Or maybe you think that jazz was just the product of its time, an expressive concomitant to the varying historical conditions of America in the early and middle twentieth century. Maybe jazz was worth thinking about when it reflected its moment. But if any music is worth thinking about now, it’s hiphop, or our fractured, downloaded world of iTunes and American Idol, or whatever phenomenon is the most advanced mirror of who we’ve become. To reflect on jazz is to be stodgy, romantic, or hoity-toity–or some bizarre combination of all three. Here, too, I would agree in part, though admittedly a pretty small part. It’s true that all music–all human things, period, including our views about music–grow out of their times and places, and hence have their taproots in the soil of their moments. But I honestly don’t see how we can avoid thinking that great expressions of humanity miraculously flower forth permanent truths for us to reflect on, learn from, and deepen ourselves with. The best jazz, in my view, belongs to that class of absolute masterpieces. You can, and to some degree probably should, contextualize the works of William Shakespeare and John Coltrane in their respective histories; but as long as humanity lasts somebody somewhere will be reading Antony and Cleopatra or listening to A Love Supreme and establishing something other than a historicist’s connection.
The inspiration for the deep exploration of jazz has been with me ever since I was a sixteen-year-old kid blown away by Louis Armstrong and the All-Stars playing “Muskrat Ramble.” But the real drive to undertake it came recently. While listening to Ellington’s famous Blanton-Webster band, I was lightning-struck by a mystical realization that all our problems could be solved by a jazz consciousness. Confronted with a dilemma, Christians ask, “What would Jesus do?” While I was listening with a big smile on my face to “Conga Brava,” I began asking, “What would Duke Ellington’s music do?” and finding that answers to our moral and political quandaries slid into place with the sweet authority of a Ben Webster solo.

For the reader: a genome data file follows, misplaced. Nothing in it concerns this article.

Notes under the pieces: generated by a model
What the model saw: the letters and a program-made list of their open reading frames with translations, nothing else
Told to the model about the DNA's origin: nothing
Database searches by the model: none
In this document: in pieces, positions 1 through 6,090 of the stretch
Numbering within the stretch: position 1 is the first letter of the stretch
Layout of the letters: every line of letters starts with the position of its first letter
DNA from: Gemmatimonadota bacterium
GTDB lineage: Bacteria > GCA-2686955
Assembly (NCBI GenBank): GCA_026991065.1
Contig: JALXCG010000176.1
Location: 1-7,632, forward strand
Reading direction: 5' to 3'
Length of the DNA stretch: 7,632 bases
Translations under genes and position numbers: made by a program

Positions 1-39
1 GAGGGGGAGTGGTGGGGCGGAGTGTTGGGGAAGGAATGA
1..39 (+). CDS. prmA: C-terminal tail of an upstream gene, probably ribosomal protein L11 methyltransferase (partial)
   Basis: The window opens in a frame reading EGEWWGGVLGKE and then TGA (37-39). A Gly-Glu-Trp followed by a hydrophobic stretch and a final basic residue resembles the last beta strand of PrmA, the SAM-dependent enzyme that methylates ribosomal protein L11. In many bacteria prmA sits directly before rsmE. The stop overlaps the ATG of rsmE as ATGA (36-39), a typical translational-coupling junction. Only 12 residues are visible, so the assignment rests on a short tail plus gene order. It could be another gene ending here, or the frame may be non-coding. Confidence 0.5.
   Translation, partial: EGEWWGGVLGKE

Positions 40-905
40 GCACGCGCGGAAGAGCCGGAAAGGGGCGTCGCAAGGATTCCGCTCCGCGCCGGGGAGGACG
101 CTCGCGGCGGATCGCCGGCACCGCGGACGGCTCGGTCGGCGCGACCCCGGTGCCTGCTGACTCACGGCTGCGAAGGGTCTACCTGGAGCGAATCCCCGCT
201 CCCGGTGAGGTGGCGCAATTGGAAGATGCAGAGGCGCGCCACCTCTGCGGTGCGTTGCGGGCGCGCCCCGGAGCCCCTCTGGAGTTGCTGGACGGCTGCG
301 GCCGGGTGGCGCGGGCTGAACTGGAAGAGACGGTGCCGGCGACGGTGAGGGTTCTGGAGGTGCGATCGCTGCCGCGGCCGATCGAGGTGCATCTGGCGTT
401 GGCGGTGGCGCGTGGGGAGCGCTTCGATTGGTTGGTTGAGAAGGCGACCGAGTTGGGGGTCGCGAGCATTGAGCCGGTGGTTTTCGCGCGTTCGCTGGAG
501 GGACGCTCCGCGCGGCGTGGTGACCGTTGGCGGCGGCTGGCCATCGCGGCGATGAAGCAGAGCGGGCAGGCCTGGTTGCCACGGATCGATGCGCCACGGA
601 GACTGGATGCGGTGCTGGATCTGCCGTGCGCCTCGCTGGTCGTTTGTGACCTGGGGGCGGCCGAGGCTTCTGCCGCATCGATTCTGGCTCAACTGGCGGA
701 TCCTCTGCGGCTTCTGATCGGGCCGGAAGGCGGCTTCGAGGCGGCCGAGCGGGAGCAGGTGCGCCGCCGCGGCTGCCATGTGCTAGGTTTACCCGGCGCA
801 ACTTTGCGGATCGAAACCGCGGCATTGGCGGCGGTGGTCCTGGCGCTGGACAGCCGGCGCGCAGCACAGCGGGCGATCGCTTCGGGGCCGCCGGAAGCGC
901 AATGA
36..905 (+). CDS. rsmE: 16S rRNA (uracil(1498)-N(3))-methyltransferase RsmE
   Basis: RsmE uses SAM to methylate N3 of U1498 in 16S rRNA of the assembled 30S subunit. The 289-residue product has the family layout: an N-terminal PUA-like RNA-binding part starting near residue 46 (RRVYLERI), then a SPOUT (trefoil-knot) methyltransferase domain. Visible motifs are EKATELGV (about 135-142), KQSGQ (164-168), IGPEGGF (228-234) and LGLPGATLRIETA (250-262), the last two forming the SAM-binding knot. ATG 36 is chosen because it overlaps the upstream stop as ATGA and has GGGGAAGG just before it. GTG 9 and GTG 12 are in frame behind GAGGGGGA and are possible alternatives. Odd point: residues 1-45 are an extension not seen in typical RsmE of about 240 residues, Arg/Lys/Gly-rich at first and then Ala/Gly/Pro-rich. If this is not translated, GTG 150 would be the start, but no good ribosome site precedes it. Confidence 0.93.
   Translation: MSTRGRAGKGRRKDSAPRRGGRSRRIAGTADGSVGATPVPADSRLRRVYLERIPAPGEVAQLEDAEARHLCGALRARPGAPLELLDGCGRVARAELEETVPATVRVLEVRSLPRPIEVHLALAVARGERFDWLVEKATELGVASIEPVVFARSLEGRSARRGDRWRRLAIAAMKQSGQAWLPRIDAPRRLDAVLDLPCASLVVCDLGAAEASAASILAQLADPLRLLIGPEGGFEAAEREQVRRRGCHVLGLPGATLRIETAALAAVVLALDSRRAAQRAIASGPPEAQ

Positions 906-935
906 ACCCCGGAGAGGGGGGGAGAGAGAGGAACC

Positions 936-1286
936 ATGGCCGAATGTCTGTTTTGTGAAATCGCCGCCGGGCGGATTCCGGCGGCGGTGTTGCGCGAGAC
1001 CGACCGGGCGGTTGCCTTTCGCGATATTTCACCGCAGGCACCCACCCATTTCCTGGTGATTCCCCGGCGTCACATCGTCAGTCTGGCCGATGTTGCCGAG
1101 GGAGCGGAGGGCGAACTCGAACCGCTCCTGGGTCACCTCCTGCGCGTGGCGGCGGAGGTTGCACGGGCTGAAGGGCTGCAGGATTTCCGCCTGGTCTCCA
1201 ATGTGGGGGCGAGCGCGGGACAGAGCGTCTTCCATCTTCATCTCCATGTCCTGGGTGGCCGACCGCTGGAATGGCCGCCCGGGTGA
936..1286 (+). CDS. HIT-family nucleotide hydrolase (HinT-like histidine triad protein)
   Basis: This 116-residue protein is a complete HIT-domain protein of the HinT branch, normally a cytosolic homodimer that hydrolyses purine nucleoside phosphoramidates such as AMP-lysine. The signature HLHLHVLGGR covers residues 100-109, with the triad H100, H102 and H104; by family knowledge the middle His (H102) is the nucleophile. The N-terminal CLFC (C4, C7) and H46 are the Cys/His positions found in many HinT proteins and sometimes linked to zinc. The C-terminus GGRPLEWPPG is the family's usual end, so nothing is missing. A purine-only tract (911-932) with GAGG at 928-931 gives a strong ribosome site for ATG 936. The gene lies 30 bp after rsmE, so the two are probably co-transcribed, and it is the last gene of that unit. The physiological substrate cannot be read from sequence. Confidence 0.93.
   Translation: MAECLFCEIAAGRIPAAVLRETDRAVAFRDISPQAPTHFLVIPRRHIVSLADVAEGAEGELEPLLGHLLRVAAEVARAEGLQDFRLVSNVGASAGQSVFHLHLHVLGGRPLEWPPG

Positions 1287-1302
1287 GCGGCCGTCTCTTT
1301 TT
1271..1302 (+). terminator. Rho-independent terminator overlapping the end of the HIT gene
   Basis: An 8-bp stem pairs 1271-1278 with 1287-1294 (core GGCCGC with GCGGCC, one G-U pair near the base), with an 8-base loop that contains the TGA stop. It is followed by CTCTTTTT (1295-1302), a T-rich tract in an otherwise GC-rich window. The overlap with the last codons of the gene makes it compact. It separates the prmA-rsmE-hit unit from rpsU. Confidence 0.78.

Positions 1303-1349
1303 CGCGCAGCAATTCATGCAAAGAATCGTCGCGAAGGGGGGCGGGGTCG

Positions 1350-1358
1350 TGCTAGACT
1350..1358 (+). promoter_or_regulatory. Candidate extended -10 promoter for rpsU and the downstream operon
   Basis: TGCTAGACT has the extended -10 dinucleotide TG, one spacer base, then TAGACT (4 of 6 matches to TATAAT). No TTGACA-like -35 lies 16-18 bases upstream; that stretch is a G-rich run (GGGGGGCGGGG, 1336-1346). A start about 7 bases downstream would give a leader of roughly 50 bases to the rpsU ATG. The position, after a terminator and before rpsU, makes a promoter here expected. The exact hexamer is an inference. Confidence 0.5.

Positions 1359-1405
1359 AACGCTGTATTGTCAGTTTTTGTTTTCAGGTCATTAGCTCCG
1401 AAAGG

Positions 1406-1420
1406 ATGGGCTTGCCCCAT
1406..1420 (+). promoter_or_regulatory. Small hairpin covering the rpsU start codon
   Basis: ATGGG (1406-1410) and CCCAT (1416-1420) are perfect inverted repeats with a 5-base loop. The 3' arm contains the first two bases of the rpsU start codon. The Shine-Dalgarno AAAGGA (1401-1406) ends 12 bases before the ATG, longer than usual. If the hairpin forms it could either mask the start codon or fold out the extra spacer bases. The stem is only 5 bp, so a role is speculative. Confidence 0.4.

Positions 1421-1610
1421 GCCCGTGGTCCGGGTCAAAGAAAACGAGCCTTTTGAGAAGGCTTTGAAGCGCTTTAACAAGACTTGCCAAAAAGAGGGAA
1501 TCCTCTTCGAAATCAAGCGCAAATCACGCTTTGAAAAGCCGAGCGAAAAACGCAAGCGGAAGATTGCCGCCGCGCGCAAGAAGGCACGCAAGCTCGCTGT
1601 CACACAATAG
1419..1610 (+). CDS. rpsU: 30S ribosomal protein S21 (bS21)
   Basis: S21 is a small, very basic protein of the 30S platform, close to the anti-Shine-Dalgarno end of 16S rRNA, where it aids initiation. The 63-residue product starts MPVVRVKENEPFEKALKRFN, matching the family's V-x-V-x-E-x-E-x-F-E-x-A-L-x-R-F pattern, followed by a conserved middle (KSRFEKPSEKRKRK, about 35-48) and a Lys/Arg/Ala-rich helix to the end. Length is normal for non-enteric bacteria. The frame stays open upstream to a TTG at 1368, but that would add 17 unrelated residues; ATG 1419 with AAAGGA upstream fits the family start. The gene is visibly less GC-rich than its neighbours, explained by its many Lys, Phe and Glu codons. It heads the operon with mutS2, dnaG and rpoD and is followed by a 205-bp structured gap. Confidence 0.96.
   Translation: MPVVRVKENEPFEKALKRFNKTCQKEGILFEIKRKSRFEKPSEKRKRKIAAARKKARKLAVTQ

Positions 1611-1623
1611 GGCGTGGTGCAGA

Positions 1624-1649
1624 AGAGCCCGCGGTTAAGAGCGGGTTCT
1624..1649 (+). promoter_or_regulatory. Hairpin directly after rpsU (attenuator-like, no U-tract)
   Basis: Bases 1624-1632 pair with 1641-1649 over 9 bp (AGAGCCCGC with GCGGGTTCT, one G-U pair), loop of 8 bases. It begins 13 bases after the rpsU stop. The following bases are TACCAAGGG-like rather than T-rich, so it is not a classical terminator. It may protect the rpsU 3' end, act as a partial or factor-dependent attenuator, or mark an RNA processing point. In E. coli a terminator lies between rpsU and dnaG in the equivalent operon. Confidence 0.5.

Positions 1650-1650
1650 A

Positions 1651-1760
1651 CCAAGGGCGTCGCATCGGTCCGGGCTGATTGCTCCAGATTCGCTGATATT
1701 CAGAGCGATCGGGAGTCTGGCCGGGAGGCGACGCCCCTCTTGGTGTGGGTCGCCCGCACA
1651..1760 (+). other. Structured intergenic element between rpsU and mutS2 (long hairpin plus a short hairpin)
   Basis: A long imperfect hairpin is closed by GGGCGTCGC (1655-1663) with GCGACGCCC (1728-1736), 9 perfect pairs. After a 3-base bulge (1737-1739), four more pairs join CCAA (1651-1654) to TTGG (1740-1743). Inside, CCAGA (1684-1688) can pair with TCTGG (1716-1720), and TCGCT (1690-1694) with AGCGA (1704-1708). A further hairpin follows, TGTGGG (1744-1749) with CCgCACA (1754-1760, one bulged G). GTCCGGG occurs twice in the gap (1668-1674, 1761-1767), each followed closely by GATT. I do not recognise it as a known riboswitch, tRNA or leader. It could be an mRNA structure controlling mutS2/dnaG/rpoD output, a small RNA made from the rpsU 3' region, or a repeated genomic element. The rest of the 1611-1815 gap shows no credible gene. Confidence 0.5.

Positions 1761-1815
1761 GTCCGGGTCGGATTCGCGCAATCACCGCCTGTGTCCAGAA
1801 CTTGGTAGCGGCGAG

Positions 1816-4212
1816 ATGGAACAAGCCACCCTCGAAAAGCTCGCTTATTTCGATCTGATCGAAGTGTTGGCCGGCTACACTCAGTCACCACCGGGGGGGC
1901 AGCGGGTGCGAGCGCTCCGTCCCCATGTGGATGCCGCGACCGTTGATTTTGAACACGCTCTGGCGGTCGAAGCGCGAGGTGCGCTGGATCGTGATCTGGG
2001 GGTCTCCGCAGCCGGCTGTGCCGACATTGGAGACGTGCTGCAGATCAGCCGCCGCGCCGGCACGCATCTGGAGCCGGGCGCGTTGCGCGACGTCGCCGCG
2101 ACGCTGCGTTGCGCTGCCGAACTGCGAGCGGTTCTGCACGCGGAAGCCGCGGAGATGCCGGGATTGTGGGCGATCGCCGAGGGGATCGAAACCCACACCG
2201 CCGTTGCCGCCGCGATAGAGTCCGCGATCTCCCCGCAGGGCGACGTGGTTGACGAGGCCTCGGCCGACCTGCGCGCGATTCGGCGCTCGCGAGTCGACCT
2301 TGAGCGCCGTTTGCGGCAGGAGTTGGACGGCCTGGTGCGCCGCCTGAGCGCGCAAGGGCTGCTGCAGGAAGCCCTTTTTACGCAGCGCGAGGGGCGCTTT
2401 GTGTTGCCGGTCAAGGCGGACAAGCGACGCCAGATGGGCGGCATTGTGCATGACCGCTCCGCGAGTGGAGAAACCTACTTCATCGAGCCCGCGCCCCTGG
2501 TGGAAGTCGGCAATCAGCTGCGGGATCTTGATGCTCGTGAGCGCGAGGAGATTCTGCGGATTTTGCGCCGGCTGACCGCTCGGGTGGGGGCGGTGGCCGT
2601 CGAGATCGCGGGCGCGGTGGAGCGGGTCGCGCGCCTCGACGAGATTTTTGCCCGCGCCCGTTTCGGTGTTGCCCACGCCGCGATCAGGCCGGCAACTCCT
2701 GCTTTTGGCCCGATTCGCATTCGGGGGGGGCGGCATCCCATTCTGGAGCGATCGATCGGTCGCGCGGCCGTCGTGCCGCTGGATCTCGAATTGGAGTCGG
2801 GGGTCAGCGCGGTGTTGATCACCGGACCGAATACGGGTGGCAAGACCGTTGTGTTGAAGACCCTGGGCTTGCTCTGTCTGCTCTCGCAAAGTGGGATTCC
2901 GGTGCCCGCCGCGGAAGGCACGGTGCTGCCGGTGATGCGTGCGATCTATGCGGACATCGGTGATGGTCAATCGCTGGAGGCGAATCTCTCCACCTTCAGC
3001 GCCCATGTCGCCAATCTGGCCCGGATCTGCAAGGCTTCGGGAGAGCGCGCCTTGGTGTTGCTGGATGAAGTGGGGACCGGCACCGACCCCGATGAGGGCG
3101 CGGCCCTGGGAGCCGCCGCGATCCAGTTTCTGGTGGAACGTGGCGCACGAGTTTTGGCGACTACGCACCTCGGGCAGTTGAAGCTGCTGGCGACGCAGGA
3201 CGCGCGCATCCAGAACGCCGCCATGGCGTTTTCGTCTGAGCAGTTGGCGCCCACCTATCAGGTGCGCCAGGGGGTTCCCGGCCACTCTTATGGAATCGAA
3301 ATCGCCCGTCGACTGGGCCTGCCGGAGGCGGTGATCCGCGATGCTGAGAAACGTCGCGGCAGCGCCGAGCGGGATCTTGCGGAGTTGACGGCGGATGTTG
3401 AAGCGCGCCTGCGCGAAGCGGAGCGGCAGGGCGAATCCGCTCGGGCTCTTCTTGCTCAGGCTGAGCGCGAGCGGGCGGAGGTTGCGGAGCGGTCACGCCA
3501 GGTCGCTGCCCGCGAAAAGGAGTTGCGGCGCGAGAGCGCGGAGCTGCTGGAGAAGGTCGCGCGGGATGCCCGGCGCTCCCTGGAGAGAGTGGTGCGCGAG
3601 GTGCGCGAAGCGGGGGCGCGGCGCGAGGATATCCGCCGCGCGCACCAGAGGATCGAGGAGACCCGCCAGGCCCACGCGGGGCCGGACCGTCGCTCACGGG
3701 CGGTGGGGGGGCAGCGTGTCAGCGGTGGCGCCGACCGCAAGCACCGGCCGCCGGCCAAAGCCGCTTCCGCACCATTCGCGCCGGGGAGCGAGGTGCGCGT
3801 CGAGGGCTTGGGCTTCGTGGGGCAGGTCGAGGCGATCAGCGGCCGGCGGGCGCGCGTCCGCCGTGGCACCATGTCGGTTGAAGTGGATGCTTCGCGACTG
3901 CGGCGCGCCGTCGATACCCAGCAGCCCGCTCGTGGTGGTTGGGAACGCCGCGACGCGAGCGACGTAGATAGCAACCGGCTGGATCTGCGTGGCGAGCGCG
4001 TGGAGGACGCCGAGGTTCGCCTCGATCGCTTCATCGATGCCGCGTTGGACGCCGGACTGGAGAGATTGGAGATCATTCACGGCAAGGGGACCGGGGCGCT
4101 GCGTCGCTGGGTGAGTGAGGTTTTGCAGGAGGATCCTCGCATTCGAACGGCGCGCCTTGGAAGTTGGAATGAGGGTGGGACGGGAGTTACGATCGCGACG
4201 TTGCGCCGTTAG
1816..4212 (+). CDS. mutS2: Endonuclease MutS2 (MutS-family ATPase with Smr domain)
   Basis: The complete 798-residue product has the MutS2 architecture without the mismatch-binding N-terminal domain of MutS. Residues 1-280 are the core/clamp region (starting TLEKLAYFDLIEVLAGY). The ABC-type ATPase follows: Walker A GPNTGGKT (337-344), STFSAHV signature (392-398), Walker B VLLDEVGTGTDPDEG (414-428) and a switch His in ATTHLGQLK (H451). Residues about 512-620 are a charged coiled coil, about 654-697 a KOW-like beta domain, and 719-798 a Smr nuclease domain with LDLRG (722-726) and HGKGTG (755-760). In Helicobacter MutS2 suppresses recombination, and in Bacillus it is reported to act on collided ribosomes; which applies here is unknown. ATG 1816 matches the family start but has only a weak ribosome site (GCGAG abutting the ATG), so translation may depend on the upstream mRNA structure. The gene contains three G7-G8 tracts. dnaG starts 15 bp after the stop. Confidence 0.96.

The economy? We need to get away from the weird marriage of corporate capitalism and state socialism and back to lively small businesses competing and expressing their unique individualities in great cutting sessions. Gay marriage? Forget the false choice between traditional marriage and anything-goes: we need the integrity of the marriage melody in the composition of our national life, and we should welcome a serious variation on it. Foreign policy? As a band we need play the music all the other bands want to get in on, keep our ears open to the best of what’s out there, and be open to letting in anybody with a commitment to our way of swinging. Constitutional interpretation? We need to see the Constitution as a “blues document,” in the words of Stanley Crouch, the spirit of which must always deeply inform our decision-making, and we must improvise it forward. Education? Our national genius lies not in top-down testing and training but in the high standards of individuality and ingenuity, which can be maintained only by teachers with a deep sense of their discipline and the freedom to improvise with their students. The soulful, floating, intelligent, playful, sweet Ellingtonian thunder seemed to know just how I should act as an individual and citizen; it crooked its finger at me and then whispered in my ear, “Every moment is holy.”
Like all mystical realizations, my intuition that jazz is the solution to all our problems contains a fair amount of danger mixed in with its truth-quotient. Music can indeed inspire philosophy and politics, but it can’t do the hard work of thinking and acting for us. I don’t want to outline a set of jazzy answers to the political issues facing us. After all, at best my opinions are just a few good solos in a much bigger band. My goal is to get into politics in the ancient sense of who we are and how we live together, and to recover as far as I can the spirit that has been shaping the world for good since time immemorial. And the closer I come to what jazz is all about, the more human I feel.